He said that with everything he did together with his family, it felt like they had all been accepted into Harvard—it was a “we” situation.
Rehan Staton, a 24-year-old from Bowie, Maryland, has just been accepted into Harvard Law School. Such an acceptance is an exciting occurrence for any hopeful student, but for Rehan, it is made particularly special since it comes on the heels of a lot of adversity.
When Rehan was eight, his mother left the country in addition to the family, which consisted of his Rehan; his elder brother, Reggie; and their father. This led to their father having to keep a number of jobs on the go to support the household. On occasional tougher days, the house was dark and the fridge was empty.
The correlation between homelife and school performance meant that Rehan’s grades fell in middle school. His grades improved at points in later schoolyears with the help of a community center tutor, but his school performance didn’t stay consistent.
He focused on extracurricular activities—martial arts and boxing—but injuries to his rotator cuff plus a lack of health insurance meant that a career in boxing was no longer in the cards for him.
He sent in college applications, but every school denied him entry because his grades were too low.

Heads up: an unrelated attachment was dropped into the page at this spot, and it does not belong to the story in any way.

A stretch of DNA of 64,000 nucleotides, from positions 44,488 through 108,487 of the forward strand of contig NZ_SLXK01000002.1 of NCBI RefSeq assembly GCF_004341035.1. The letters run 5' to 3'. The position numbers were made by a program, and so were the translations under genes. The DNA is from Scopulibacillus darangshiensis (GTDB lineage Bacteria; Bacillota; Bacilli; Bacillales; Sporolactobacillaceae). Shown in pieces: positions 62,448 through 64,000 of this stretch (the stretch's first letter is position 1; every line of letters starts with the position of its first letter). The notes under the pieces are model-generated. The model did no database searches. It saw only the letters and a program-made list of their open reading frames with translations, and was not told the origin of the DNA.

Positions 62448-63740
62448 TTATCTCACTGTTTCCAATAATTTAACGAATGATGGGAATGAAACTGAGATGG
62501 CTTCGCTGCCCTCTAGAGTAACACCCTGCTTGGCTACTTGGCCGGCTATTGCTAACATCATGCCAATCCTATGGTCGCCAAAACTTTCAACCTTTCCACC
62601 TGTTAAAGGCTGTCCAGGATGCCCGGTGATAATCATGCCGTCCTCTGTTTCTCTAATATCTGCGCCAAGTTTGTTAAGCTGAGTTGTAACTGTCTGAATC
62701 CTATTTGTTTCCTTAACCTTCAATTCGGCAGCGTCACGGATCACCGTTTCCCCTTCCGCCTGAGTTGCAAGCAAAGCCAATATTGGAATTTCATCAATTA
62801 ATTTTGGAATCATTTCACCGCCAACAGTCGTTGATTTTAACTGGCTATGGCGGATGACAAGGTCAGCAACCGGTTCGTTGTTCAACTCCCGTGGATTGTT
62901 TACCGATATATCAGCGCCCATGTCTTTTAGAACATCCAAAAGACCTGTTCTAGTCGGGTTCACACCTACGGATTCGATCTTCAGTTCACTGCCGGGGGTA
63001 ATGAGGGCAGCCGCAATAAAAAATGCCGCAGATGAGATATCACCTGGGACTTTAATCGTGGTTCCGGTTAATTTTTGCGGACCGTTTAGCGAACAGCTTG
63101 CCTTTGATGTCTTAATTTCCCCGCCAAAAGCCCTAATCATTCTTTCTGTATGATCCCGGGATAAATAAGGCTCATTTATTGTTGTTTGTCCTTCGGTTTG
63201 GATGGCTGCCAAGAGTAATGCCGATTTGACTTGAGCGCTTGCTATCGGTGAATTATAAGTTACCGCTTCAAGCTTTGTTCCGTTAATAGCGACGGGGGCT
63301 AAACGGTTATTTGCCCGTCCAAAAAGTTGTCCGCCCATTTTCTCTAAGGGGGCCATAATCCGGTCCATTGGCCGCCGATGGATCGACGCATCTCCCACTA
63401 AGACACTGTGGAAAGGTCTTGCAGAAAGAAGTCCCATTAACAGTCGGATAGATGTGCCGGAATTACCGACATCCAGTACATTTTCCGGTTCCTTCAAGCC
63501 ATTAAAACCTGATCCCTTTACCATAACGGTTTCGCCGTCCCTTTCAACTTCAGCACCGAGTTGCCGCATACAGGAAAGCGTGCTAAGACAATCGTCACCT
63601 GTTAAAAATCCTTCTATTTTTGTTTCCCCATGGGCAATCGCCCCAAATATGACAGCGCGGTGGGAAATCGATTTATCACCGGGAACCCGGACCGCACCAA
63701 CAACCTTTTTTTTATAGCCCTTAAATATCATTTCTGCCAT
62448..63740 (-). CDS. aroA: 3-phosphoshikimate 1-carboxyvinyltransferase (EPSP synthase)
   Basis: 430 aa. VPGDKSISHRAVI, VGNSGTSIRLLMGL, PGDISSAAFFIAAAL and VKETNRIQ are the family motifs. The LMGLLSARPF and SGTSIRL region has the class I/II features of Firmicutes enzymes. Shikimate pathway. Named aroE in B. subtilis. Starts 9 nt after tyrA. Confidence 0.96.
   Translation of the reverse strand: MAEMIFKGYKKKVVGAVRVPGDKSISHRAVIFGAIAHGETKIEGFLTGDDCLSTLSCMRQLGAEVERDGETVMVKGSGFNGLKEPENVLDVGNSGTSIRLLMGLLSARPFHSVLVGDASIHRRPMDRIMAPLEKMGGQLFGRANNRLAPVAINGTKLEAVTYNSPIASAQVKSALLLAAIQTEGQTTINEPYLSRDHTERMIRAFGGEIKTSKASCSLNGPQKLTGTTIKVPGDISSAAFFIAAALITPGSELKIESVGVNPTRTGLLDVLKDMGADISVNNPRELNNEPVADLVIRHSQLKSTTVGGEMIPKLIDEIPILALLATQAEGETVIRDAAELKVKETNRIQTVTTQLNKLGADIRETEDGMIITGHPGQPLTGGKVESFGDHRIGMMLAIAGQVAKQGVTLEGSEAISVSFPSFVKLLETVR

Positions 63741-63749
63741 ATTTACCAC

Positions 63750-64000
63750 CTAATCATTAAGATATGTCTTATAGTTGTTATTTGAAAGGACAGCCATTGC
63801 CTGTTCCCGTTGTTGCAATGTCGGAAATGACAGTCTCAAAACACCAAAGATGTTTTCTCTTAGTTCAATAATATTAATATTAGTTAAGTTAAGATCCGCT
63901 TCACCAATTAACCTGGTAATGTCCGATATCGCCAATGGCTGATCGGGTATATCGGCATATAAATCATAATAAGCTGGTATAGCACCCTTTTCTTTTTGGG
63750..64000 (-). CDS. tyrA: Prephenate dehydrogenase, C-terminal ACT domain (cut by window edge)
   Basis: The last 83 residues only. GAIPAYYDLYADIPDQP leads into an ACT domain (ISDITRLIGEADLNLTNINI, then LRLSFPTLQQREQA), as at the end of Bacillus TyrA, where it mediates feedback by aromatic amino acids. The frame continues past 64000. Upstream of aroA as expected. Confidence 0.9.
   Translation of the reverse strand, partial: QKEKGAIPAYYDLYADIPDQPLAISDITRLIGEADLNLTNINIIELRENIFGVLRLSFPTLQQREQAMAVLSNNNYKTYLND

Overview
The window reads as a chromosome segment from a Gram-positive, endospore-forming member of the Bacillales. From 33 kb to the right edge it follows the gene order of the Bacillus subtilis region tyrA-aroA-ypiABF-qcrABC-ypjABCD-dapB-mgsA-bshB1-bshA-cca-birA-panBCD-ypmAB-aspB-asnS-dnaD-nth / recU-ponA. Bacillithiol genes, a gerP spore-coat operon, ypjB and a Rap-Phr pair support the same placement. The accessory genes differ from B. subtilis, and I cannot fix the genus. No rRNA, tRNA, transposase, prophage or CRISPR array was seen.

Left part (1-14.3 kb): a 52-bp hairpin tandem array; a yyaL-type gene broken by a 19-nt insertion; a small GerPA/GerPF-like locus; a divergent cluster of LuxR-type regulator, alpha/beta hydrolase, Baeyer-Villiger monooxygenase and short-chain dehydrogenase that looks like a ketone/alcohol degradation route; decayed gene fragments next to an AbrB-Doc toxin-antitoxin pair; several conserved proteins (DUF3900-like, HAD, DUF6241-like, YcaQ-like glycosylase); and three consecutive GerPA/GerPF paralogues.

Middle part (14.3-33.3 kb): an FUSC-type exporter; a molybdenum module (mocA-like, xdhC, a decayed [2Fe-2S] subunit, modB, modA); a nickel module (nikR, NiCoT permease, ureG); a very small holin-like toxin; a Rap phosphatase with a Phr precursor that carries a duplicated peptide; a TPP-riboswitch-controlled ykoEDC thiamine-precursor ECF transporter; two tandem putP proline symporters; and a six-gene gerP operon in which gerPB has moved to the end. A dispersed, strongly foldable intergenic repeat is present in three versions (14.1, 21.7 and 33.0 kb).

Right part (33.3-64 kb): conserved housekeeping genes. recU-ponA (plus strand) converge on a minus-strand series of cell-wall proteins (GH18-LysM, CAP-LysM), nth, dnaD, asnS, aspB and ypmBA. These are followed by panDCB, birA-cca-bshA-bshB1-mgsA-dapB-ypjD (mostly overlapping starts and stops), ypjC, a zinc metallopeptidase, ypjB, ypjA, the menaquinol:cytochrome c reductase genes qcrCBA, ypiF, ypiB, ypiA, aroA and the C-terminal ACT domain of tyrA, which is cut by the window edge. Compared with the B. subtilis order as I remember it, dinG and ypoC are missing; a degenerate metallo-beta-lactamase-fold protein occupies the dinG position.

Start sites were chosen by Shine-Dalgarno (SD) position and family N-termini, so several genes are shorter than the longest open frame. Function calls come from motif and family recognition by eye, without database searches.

But when he started working at Bates Trucking and Trash, things began to change.
His sanitation coworkers, many of whom had been incarcerated in the past, encouraged him to return to school. Brent Bates, an owner at the company, offered his help, and soon, Rehan was enrolled in Bowie State University. His older brother, Reggie, dropped out of Bowie State so Rehan could start his studies.
The support from his family and his colleagues created a world of difference: Rehan left Bowie State with a 4.0 GPA. After a transfer to the University of Maryland, he applied to law schools and was accepted at Harvard, Columbia, the University of Pennsylvania, the University of Southern California, and Pepperdine.
Rehan credits his father for his drive to enhance his lot in life:
Watching my father work anywhere between one and three jobs, giving up his entire social life just to give my brother and I the basic needs — I was hungry, if that makes sense. I was really hungry, but also at the same time, I just really wanted to succeed.Rehan Staton
Rehan even balanced a university workload with working at Bates Trucking and Trash—along with Reggie and with shifts starting as early as 4 in the morning—after a 2017 stroke meant that his father couldn’t work so much to support the household.
His story has inspired people to give and help him continue on his amazing journey of scholarship. The GoFundMe page “From Hauling Trash to Harvard Law” is nearing $200,000 in donations.
Hear Rehan talk about his experiences in Today’s video.
Article source: Today
Featured image source: Today